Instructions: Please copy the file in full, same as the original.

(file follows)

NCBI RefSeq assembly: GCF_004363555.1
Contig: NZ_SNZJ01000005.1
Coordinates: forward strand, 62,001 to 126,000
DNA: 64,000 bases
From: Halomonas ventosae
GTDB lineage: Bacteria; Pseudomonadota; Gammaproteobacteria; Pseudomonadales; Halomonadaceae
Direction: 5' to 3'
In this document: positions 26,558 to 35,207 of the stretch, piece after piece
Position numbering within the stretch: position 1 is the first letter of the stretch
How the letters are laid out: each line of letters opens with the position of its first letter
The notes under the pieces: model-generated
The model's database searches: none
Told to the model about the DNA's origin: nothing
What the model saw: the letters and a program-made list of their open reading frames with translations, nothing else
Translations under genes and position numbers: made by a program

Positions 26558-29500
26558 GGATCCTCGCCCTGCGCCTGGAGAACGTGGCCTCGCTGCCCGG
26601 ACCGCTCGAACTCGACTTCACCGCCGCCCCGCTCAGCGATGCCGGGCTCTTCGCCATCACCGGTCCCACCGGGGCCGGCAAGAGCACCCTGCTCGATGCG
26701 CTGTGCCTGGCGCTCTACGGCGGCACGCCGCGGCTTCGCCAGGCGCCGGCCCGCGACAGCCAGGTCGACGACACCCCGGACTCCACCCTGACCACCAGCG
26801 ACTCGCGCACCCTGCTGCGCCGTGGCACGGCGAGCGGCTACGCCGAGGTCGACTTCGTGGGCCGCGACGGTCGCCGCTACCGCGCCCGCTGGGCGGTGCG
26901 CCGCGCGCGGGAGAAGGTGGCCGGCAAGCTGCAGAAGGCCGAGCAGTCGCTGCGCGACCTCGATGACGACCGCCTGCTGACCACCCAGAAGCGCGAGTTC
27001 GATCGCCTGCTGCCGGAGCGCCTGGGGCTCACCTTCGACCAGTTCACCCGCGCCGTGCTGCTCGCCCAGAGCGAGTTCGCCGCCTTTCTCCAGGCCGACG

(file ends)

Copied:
NCBI RefSeq assembly: GCF_004363555.1
Contig: NZ_SNZJ01000005.1
Coordinates: forward strand, 62,001 to 126,000
DNA: 64,000 bases
From: Halomonas ventosae
GTDB lineage: Bacteria; Pseudomonadota; Gammaproteobacteria; Pseudomonadales; Halomonadaceae
Direction: 5' to 3'
In this document: positions 26,558 to 35,207 of the stretch, piece after piece
Position numbering within the stretch: position 1 is the first letter of the stretch
How the letters are laid out: each line of letters opens with the position of its first letter
The notes under the pieces: model-generated
The model's database searches: none
Told to the model about the DNA's origin: nothing
What the model saw: the letters and a program-made list of their open reading frames with translations, nothing else
Translations under genes and position numbers: made by a program

Positions 26558-29500
26558 GGATCCTCGCCCTGCGCCTGGAGAACGTGGCCTCGCTGCCCGG
26601 ACCGCTCGAACTCGACTTCACCGCCGCCCCGCTCAGCGATGCCGGGCTCTTCGCCATCACCGGTCCCACCGGGGCCGGCAAGAGCACCCTGCTCGATGCG
26701 CTGTGCCTGGCGCTCTACGGCGGCACGCCGCGGCTTCGCCAGGCGCCGGCCCGCGACAGCCAGGTCGACGACACCCCGGACTCCACCCTGACCACCAGCG
26801 ACTCGCGCACCCTGCTGCGCCGTGGCACGGCGAGCGGCTACGCCGAGGTCGACTTCGTGGGCCGCGACGGTCGCCGCTACCGCGCCCGCTGGGCGGTGCG
26901 CCGCGCGCGGGAGAAGGTGGCCGGCAAGCTGCAGAAGGCCGAGCAGTCGCTGCGCGACCTCGATGACGACCGCCTGCTGACCACCCAGAAGCGCGAGTTC
27001 GATCGCCTGCTGCCGGAGCGCCTGGGGCTCACCTTCGACCAGTTCACCCGCGCCGTGCTGCTCGCCCAGAGCGAGTTCGCCGCCTTTCTCCAGGCCGACG